Windows 8 will tame data loss and storage bloat on PCs by offering a simple form of the thin provisioning and virtualisation technology more commonly found in data centres, Microsoft has said.
In common with its OS rivals, current versions of Windows manage storage in a way that has barely changed in a quarter of a century and the era of DOS.
Each drive is assigned a drive letter, with the user left to remember which data is stored on which drive or partition, and how and where these have been synchronised or backed up. When data is backed up it is often archived on external USB drives, which despite rarely being filled anywhere near their capacity have a habit of multiplying in ways that make them complex to manage.
Microsoft hopes it can sweep all of this away with a new virtualisation layer called Storage Spaces.
Windows 8 users will be able to create or format a pool of drives (internal SATA drives or, more likely, external USB, Serial attached SCSI or eSata drives), which can then be organised into one or more ‘spaces’ which appear as single, logical physical drives under any chosen drive letter.
Depending on the number of drives available, users will be able to choose different levels of redundancy, with either two-way mirroring (for two-drive pools), three-way mirroring (three-drive pools) and parity (a kind of basic RAID approach but more space-efficient for large data files such as video).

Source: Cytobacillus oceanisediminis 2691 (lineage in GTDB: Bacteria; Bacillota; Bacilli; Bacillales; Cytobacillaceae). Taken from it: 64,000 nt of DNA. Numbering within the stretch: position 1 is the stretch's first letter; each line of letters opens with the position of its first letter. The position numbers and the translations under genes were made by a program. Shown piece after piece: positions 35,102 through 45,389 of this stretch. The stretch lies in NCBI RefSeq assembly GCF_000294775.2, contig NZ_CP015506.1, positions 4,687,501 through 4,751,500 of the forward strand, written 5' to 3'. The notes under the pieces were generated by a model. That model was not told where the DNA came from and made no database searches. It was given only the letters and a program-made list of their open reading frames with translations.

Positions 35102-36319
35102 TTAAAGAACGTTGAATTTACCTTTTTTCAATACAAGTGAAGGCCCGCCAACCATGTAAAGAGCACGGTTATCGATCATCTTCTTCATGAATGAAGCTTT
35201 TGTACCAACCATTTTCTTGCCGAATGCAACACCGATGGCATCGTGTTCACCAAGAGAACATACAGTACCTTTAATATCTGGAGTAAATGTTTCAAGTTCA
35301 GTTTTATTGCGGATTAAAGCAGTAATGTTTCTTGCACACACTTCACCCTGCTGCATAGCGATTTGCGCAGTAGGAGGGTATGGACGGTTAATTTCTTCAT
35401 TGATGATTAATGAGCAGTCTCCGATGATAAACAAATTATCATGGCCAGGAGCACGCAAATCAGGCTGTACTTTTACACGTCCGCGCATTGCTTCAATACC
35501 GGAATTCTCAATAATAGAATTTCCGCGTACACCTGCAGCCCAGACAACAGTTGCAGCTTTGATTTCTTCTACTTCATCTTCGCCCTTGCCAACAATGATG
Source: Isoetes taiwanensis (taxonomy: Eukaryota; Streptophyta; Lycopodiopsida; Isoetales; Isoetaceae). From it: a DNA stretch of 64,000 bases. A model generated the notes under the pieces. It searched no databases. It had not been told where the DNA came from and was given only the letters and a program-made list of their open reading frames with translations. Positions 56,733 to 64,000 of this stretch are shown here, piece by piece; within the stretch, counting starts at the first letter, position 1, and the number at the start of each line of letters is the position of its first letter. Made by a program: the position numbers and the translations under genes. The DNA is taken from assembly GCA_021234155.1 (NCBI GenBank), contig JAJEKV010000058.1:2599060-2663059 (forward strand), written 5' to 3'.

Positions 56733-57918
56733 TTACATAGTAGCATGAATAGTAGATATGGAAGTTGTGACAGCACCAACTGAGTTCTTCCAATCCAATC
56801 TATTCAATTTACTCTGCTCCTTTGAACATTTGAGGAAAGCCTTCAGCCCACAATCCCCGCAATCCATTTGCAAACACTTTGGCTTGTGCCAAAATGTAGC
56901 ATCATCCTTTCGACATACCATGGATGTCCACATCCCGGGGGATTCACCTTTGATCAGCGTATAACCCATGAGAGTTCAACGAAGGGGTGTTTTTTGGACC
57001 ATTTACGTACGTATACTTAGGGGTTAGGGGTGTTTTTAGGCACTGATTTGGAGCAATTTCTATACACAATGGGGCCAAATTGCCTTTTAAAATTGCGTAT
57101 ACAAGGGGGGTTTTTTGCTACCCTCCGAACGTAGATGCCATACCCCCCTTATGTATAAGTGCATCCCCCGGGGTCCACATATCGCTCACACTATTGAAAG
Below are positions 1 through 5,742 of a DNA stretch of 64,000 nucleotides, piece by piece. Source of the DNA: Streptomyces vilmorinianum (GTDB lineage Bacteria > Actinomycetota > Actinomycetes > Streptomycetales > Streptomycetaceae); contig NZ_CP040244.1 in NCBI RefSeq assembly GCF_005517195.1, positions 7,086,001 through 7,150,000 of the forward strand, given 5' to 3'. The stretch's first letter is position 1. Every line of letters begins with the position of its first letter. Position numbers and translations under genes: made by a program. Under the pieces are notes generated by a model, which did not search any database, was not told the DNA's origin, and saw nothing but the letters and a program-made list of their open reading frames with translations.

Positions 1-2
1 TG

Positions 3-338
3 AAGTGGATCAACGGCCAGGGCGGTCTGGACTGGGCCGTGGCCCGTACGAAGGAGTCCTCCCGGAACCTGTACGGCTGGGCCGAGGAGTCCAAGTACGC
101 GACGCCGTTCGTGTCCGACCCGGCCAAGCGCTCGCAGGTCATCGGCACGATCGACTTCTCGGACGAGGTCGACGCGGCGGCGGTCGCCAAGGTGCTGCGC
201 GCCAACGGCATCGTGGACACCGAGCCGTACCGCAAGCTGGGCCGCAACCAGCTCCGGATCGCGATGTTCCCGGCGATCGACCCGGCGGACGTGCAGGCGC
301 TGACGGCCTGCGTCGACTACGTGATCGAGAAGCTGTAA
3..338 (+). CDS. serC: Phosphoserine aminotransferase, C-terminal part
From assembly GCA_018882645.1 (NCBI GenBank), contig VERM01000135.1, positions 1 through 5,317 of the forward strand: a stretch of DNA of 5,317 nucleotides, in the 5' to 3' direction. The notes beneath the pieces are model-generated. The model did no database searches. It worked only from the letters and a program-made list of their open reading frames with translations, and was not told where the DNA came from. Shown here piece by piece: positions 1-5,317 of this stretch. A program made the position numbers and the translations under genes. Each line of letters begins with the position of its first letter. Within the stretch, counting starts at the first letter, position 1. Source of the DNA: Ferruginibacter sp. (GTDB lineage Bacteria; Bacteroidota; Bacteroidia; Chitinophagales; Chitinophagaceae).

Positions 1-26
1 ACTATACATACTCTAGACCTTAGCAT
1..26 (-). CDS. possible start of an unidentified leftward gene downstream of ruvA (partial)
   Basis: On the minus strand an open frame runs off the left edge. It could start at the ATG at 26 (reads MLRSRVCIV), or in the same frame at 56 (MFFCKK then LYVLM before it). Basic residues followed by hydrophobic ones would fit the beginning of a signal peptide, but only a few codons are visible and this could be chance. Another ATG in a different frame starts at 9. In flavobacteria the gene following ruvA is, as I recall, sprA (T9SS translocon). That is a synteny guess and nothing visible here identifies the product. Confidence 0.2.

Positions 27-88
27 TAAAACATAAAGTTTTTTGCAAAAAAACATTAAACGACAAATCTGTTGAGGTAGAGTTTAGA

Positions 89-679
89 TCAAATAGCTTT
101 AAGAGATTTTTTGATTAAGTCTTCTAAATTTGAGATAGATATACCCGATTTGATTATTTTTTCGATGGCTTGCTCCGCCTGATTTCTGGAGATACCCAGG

For consumers, the first convenience will be the ability to reconstruct data in the event that one or more drive fails using parity data held on the others.
A second more subtle feature will be ‘thin provisioning’, that is the ability to create spaces that are much larger than the actual physical capacity of the drives making up the storage pool.
This offers huge efficiency. Today, drives are often discarded or rendered obsolete long before they are filled; thin provisioning simply tells the user to add another drive to the pool as the physical capacity becomes used up. The user never actually needs to think about how much space they have or whether an individual drive has enough capacity for a particular storage need.
Getting close to the features offered by Storage Pools would hitherto have require the expense of hardware RAID and some additional software or a multi-drive NAS drive. Microsoft also previously offered the similar Drive Extender in Windows Home Server, before that was dropped in 2010.
Reading between the lines of a long blog on Storage Spaces by Microsoft’s Steven Sinofsky, the technology will have some limitations. It’s not clear, for instance, how well it will scale. The technology has been tested up to hundreds of drives per pool, but few PCs will be able to accommodate more than a handful given the availability of USB ports and possible I/O issues.
On the upside, pools of drives will be portable, that is it will be possible to migrate them from one Windows 8 PC to another without having to start from scratch.
Storage Pools could end up being a premium feature that customers will get if they buy or upgrade to the Ultimate version of the OS although this has not been confirmed by Microsoft.
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